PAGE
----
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How the Coronavirus Changed Warehouse Management and Design

COVID-19 seemed to have come out of nowhere. In fact, when the COVID-19 pandemic began, warehouses were pressed to keep workers safe. They needed to stay open, but they needed to do it safely. In the beginning, no one knew how hard this pandemic would hit, but there was time to learn what worked and what didn’t work and warehouses are now better able to design a system that keeps inventory flowing and workers safe.

Warehouses across the country, including KACO Warehouse in Arizona, have had to rethink their business models to stop COVID-19 from spreading in the workplace. For example, warehouses have altered their design to accommodate social distancing. Without these measures, warehouses would not be able to stay open. Other ways warehouses are staying safe is by mask-wearing, temperature checks, and taking a fresh look at sick leave policies. This safety issue has been going on since March and since then, warehouses have implemented a number of safety precautions, one of which is rigorously cleaning tractors and forklifts, something that will likely continue once the pandemic is gone.

When it comes to redesigning warehouse space, it is all about how the workers navigate the warehouse and maintain six feet of social distancing while they’re working or on break and technology is helping. There are algorithms that know when employees are maintaining social distancing in warehouse aisles, along with cameras that are linked to a central hub. This technology is not there to spy on workers but to use algorithms to create safe routes for workers to follow when storing or accessing inventory. This technology goes so far to know when an employee is not working up to their capacity, which could be a sign they’re sick.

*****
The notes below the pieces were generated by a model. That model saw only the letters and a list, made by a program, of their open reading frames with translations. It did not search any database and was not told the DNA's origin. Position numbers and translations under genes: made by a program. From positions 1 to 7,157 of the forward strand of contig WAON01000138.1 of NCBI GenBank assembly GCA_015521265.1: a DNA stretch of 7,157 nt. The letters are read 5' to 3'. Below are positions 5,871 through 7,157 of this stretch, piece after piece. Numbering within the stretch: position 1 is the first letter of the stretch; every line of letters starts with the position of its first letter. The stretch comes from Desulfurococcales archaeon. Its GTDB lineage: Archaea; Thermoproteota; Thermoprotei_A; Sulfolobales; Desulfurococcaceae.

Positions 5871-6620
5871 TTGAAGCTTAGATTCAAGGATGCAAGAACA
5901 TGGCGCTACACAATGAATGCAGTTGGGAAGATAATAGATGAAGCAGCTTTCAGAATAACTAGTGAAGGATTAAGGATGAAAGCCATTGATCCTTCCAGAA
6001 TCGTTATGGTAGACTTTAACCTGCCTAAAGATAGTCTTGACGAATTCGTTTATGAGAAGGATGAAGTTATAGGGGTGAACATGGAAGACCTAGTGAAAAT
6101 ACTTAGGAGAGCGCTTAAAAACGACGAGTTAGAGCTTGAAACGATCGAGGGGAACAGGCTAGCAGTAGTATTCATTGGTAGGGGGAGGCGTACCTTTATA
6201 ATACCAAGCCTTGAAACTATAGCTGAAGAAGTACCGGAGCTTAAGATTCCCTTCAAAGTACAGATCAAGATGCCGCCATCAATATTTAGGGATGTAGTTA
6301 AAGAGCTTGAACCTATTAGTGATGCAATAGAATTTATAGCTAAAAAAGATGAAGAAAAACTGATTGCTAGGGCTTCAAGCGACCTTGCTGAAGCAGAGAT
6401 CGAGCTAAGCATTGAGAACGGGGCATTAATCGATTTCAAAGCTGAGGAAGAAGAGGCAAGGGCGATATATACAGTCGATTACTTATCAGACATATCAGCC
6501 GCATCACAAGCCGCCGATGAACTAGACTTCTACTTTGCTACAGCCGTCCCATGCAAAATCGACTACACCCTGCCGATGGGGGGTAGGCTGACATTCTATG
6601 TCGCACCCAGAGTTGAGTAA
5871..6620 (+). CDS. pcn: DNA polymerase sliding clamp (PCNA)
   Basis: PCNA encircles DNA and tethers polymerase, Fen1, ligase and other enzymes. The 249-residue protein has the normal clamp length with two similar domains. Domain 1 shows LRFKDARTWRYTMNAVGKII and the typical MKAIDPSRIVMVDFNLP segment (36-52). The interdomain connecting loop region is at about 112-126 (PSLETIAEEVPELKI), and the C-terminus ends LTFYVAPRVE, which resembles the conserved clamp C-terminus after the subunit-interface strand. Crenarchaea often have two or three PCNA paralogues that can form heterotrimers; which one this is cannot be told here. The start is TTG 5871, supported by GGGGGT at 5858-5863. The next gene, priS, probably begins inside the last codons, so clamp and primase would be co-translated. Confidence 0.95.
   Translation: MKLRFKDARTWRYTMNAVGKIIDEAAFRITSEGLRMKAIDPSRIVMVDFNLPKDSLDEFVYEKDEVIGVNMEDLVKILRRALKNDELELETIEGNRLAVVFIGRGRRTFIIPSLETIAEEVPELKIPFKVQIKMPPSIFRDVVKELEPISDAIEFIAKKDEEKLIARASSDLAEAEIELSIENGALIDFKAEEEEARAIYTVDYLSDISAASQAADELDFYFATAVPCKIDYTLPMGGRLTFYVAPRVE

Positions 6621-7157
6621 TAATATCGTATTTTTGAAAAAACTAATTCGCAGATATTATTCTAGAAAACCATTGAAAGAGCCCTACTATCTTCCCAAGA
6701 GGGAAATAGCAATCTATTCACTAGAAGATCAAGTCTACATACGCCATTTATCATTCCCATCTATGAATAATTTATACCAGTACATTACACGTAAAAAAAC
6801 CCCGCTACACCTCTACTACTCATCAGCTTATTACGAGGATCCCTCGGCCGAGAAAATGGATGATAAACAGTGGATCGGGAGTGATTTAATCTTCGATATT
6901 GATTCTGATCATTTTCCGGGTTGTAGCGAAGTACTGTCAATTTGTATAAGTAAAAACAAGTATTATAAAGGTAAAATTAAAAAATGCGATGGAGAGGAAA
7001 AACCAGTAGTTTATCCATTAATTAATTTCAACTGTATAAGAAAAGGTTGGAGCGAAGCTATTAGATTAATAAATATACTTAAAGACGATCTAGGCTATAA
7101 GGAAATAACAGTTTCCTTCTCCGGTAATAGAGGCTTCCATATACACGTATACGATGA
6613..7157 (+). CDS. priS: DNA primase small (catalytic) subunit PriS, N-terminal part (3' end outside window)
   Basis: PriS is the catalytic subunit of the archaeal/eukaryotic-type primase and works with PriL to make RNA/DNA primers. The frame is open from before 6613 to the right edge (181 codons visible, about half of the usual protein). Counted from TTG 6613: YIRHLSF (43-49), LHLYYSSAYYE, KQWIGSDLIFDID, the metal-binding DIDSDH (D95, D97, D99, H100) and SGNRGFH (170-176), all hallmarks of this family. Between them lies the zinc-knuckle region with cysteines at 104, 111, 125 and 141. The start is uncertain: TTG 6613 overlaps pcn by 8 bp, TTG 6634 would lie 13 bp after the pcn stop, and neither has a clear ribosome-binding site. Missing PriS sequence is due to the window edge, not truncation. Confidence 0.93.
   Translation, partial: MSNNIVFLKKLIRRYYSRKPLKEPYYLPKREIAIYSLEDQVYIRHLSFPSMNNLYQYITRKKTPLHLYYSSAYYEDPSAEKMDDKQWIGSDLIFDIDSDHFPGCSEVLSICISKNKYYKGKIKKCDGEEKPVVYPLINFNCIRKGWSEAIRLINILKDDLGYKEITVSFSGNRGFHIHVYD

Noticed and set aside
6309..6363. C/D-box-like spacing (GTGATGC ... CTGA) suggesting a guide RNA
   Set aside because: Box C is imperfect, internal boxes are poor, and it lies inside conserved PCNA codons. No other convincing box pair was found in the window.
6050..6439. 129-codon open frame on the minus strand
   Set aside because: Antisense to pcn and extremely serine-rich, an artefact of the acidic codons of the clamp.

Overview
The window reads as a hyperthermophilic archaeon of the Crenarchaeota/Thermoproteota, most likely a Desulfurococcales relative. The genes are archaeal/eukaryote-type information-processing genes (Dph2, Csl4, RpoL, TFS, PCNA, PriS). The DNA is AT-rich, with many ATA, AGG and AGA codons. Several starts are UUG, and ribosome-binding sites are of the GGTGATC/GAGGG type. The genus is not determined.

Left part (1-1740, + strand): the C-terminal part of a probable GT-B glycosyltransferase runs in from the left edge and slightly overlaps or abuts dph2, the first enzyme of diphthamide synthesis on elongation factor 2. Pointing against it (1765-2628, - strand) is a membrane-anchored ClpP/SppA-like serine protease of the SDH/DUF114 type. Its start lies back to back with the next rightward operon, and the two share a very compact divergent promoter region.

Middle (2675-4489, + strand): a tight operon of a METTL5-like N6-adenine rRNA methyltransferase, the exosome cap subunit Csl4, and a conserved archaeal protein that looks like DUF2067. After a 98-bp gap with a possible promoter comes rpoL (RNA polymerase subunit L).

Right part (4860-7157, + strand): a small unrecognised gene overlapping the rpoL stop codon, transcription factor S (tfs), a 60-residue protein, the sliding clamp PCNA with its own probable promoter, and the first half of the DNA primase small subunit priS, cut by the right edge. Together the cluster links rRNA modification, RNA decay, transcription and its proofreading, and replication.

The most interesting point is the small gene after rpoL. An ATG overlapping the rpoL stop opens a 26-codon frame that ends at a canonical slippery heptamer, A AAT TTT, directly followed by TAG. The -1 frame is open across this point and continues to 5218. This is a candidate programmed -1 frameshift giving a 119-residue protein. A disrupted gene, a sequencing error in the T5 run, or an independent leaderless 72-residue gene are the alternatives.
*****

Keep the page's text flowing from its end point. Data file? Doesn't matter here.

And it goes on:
All of this came at a time when e-commerce began to skyrocket and that’s even before the holidays hit. With people in lockdown and not out shopping, we saw a huge spike in demand in 2020. In order to keep up with this demand, warehouses needed to implement safety measures and quickly. E-commerce sales before 2020 even ended jumped from 80 million to over 200 million. And the trend is not slowly down. Purchasing online is now the first option for many people locked down and needing supplies.

With no sign of the pandemic slowing down, the new safety measures implemented in warehouses across the country will remain for the unforeseeable future. There’s no reason to scrap them anytime soon. For most warehouses across the country, these new business models have worked. Consumers have no idea what has had to go on behind the scenes to make sure they received their delivery. Warehouses have had to make a lot of changes to stay in business, but it has certainly been worth it both for the companies and or consumers.

 

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